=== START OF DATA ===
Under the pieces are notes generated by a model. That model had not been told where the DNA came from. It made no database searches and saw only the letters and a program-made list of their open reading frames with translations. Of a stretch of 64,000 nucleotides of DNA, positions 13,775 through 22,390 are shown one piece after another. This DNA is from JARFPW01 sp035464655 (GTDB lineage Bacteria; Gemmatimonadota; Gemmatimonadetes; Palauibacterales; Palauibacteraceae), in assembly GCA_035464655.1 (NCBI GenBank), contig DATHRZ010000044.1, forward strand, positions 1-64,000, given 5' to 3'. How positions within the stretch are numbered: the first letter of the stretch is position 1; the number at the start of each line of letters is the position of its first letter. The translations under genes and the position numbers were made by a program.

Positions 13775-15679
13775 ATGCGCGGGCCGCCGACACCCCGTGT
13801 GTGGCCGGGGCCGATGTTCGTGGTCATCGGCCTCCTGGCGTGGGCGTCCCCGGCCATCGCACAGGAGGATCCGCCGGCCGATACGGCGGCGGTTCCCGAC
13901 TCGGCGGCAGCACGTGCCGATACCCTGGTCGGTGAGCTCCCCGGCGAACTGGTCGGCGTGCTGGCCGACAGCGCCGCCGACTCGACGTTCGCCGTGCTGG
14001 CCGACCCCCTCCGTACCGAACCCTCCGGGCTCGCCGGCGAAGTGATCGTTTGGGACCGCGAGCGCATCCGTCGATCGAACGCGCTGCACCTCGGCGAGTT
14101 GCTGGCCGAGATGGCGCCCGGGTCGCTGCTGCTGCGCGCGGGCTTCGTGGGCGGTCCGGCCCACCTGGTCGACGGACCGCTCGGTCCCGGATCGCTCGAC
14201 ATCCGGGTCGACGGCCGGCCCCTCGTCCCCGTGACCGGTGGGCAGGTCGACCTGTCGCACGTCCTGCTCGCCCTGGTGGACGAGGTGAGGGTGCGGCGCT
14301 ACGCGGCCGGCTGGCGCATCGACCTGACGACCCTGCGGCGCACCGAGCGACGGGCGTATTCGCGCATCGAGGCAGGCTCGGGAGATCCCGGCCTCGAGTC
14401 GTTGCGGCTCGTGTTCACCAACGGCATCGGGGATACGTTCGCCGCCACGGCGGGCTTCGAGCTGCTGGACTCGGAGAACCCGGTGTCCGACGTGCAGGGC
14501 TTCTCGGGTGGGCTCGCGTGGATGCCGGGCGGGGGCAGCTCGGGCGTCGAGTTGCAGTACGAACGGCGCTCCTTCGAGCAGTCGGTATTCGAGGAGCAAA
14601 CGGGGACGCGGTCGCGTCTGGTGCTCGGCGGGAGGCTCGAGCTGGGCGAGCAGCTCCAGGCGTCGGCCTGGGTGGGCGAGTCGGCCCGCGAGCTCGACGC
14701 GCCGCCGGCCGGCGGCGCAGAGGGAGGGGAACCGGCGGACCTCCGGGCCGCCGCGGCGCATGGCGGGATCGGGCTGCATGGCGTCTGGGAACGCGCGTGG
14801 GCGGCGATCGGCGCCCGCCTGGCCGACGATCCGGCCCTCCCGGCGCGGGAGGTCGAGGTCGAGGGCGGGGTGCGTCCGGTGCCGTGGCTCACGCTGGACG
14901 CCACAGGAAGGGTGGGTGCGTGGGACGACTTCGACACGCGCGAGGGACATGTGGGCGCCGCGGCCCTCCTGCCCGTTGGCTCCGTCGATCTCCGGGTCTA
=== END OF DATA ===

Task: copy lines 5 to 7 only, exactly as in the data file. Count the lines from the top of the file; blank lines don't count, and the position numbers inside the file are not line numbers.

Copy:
13901 TCGGCGGCAGCACGTGCCGATACCCTGGTCGGTGAGCTCCCCGGCGAACTGGTCGGCGTGCTGGCCGACAGCGCCGCCGACTCGACGTTCGCCGTGCTGG
14001 CCGACCCCCTCCGTACCGAACCCTCCGGGCTCGCCGGCGAAGTGATCGTTTGGGACCGCGAGCGCATCCGTCGATCGAACGCGCTGCACCTCGGCGAGTT
14101 GCTGGCCGAGATGGCGCCCGGGTCGCTGCTGCTGCGCGCGGGCTTCGTGGGCGGTCCGGCCCACCTGGTCGACGGACCGCTCGGTCCCGGATCGCTCGAC